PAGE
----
6 Stages of Change

Today I finished a continuing education course (CE) called Behavioral Issues in Dentistry. I looked for more clinically based courses, but I’m mostly interested in people. In our behavior, beliefs, evolution. In our ascension as human beings. Dentistry is just the career I chose to explore that, and honestly, it was a good choice because our patients have a lot of fear, and our industry has a lot of programming. There’s control, the need to fix things, people pleasing, perfectionism, etc etc. I’m generalizing here, but this is what I’ve seen, what I’ve read about, and what I’ve experienced. 

This CE reminded me that we are always wavering between different phases in our lives, particularly if we’re constantly aiming higher for ourselves. It listed the five stages of change:


1. Pre-contemplation
2. Contemplation
3. Preparation
4. Action 
5. Maintenance

On my personal journey, I saw this as:  

1. Shit, this isn’t really working for me.

2. Should I do something?

3. What do I do?

4. Alright, I’m going for it.

5. Okay, this is better. 

Then there’s relapse. This can happen in an instant. (First, let’s clarify that relapse isn’t just about addiction, it’s about changed behavior). It can feel like you’ve been working and pushing yourself up this hill (metaphorically), but all you did was a big loop and you’re exactly where you started. It’s the ‘three steps forward and two steps back’ feeling. I had this moment a couple years ago, when I thought I’d reached a level  of mastery over my emotional responses. When I felt an emotion, I turned inward. I questioned it, the stories I had, the truth in it, and then I made a conscious response. I was in maintenance, and life was great. But then, when a big enough trigger came around for me, I snapped so quickly that I couldn’t even remember the process I’d been practicing. I was devastated. Less about the situation at hand, and more so about the feeling that I hadn’t changed at all.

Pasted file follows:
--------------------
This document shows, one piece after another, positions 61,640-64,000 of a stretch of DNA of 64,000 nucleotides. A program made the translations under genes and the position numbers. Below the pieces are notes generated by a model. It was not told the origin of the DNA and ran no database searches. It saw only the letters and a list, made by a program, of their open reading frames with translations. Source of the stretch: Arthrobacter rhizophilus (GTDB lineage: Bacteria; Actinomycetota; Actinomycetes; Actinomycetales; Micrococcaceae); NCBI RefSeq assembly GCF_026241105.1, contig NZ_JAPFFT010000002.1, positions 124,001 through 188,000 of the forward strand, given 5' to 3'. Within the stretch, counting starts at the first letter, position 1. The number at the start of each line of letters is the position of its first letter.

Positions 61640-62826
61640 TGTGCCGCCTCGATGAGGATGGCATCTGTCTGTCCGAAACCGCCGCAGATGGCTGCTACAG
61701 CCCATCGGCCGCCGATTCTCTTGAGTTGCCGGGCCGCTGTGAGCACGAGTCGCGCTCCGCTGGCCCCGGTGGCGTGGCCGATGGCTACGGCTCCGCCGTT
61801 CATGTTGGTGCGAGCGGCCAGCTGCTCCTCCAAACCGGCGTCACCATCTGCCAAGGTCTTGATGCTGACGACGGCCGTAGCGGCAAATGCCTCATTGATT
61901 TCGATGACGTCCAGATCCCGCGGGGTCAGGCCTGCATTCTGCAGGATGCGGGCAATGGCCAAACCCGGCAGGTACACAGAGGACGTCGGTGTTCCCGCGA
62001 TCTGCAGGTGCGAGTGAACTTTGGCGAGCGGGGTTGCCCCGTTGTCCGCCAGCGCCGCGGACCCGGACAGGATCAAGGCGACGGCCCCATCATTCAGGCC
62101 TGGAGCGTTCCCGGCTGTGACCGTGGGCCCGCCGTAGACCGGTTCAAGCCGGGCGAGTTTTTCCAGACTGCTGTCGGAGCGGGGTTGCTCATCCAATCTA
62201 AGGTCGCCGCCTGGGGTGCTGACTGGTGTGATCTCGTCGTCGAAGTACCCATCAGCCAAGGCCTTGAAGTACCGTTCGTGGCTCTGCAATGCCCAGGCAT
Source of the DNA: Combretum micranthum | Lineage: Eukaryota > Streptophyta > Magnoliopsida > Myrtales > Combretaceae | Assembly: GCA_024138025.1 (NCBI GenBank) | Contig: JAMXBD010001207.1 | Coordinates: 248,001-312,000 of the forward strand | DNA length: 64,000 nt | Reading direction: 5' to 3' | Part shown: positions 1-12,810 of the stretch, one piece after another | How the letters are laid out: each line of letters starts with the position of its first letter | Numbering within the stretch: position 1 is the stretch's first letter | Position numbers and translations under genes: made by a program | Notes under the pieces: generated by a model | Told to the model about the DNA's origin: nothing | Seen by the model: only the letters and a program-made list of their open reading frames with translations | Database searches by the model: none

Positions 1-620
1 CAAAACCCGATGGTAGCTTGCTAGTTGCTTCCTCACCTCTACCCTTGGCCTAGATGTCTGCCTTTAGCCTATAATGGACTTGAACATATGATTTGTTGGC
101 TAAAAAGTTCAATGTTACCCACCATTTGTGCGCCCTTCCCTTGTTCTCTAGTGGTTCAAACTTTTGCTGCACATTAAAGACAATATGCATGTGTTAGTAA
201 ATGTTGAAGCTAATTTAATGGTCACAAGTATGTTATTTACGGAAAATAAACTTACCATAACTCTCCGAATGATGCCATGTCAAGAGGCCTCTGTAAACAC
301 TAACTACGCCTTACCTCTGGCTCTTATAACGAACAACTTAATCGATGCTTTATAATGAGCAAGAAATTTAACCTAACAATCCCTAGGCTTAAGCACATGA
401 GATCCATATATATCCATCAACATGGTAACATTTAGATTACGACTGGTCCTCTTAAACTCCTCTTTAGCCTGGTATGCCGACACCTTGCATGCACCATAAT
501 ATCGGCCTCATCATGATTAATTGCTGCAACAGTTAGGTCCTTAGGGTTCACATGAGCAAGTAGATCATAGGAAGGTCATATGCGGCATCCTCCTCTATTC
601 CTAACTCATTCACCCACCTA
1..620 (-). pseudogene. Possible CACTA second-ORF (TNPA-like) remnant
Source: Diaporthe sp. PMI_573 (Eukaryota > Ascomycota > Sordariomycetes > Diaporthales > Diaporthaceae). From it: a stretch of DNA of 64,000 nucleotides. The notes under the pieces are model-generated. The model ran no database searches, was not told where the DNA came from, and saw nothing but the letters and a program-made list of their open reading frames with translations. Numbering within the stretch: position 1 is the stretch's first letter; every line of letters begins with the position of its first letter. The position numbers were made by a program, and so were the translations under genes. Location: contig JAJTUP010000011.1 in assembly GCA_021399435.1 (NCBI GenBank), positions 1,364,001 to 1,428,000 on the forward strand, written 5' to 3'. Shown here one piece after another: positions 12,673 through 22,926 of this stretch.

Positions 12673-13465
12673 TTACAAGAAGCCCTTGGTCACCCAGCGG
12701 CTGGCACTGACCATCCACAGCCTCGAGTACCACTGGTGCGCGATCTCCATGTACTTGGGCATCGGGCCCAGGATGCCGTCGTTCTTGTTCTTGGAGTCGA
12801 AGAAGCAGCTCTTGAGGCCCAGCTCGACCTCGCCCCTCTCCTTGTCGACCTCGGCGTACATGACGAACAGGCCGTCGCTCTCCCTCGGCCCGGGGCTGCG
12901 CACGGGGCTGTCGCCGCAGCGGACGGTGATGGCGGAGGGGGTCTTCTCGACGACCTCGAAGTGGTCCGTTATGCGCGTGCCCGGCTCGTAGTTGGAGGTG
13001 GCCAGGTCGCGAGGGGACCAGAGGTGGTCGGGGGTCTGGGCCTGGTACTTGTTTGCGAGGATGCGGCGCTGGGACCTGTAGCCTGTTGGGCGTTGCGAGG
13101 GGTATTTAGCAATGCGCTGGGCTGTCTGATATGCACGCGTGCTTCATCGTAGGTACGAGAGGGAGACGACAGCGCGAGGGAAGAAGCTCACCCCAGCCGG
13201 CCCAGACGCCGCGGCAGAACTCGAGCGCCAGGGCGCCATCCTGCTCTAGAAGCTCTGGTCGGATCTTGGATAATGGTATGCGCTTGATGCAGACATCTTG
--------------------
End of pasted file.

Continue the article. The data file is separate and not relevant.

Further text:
This course hit home with the reminder that: “Relapse should not be viewed as failure, but as part of the ongoing process of growth.” It’s okay to take a step back. Growth is non-linear, and sometimes feeling that regression is a kick in the ass. When you’re back where you started and it doesn’t feel right to you, that’s just confirmation that this version of you has expired. This isn’t you anymore, but there is a better, higher version of you that is present. That old version of you is just fighting for its life, it wants to be held onto. Love it, thank it for getting you to where you are, and let it go.